When you take a three-to-twelve month break from work, odds are your tax bracket or marginal tax rate (the rate you pay on your next dollar of income) will drop. When planning your break, aim to start and end it in the same calendar year. For instance, if you’re going to take six months off, don’t quit your job in October, where only three of those months fall in the calendar year. Instead, start your six-month break between January and June. Taking your entire break in one calendar year will have the greatest impact on your income, maximizing your opportunity to save on taxes. Spend your lower-earning year looking for opportunities to add income from other sources. You’ll pay taxes on that income at lower rates than in years when you’re maximizing your career income.
Advice from someone who recently had a career break
Don’t just take my word for it. Hear from a busy professional who’s recently been there.
One of my clients took a three-month break from his job earlier this year and he graciously shared some tips to help you make the most of yours. For context, his New Zealand roots taught him to prioritize rest in his career, so he took a three-month unpaid leave to get the break he needed.
Here are this client’s two main learnings:
- Duration is important. Your break has to be long enough for your mind to shift out of work and worry mode. He personally needed at least one to two weeks to completely stop thinking about work. You want to minimize worrying thoughts about what you need to do, should do, or have to do, etc.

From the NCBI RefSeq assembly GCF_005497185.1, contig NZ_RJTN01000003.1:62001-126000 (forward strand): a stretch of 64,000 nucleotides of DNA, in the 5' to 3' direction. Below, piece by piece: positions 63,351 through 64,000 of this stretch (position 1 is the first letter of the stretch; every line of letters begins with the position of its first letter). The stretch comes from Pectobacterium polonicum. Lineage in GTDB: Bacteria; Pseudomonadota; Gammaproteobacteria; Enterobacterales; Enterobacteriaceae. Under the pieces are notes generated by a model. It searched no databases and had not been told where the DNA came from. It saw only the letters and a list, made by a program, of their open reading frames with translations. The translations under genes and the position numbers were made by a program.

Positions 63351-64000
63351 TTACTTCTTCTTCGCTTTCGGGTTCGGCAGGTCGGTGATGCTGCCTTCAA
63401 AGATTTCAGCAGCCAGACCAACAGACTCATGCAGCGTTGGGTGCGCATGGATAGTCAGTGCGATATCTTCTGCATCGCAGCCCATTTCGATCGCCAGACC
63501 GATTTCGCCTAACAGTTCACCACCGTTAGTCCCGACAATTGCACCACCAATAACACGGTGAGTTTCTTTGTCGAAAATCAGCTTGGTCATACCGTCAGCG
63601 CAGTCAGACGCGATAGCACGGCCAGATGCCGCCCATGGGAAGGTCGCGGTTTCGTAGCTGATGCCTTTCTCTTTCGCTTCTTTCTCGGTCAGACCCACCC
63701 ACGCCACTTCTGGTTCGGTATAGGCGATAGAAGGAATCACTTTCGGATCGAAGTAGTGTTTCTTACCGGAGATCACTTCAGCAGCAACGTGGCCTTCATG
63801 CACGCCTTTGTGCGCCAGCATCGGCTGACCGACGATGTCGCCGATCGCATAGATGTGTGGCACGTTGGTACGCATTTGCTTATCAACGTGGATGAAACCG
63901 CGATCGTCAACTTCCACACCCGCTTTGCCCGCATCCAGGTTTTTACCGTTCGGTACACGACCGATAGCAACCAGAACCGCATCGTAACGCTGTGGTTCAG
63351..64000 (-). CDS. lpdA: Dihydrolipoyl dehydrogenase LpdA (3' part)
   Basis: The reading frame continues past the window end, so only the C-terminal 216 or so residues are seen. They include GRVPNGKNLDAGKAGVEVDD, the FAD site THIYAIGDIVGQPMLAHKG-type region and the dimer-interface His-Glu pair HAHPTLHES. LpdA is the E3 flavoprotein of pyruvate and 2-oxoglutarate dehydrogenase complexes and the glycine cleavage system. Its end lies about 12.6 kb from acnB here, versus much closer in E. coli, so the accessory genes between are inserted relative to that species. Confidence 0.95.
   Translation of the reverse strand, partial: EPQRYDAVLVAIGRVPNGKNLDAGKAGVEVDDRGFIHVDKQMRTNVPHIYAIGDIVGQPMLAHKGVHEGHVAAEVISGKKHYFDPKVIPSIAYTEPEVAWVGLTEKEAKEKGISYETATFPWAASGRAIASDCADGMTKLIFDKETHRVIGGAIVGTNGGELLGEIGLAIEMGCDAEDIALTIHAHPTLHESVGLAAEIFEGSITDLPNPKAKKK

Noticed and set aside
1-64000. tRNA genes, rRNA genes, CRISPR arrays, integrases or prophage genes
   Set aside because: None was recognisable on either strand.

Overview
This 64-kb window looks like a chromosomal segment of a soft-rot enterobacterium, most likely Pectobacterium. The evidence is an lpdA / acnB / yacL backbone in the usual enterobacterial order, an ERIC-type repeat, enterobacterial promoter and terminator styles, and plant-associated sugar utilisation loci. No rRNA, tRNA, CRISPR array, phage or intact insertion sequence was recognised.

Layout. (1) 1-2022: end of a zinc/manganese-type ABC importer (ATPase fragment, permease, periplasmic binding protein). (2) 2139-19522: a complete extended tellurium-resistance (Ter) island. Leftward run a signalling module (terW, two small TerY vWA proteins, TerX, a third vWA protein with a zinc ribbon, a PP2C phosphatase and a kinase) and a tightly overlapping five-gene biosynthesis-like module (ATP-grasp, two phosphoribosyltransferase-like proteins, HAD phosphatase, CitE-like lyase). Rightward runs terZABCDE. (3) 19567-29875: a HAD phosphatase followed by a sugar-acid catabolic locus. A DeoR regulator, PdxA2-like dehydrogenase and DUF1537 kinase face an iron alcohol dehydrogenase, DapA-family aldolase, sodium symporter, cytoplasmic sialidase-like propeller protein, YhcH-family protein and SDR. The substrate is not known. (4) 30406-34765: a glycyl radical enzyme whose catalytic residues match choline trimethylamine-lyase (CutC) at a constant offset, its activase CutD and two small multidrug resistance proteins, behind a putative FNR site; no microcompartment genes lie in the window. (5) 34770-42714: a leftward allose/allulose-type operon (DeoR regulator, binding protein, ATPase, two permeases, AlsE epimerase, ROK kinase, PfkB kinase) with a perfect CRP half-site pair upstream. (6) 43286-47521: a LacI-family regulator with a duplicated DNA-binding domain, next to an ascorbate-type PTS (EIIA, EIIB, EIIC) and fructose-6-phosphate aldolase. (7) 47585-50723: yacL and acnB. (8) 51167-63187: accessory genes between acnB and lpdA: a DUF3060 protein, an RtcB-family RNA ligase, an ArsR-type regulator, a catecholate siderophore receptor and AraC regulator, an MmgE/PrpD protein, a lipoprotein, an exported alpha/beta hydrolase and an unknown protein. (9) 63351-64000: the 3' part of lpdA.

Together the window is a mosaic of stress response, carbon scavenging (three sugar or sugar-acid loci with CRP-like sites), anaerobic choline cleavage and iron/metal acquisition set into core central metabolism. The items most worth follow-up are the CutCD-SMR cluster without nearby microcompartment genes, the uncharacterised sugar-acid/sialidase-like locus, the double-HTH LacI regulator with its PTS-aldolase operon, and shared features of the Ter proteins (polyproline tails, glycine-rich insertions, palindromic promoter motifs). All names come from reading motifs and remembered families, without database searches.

- Get comfortable doing nothing. Avoid thinking about your break like it’s an opportunity to do all the things you couldn’t do when you were working or to pick up a side hustle. While this may feel like a mental shift, it’s just redirecting your work–oriented mind to something else. Turning your career break into a series of tasks is essentially creating another job for yourself. Instead, spend your time off intentionally resting to truly turn your working mind off.
Start planning for your next break
Remember, your mind is your most valuable asset, so take good care of it. It’s time to dig yourself out of your burnout and start managing your fatigue proactively.
Burnout can build up over the course of years or even decades, so don’t expect the fix to happen overnight. Work with a financial advisor to take a strategic approach to your career break, without impeding your financial goals. Book a call today to talk to myself or another expert on our team about preparing for your next break.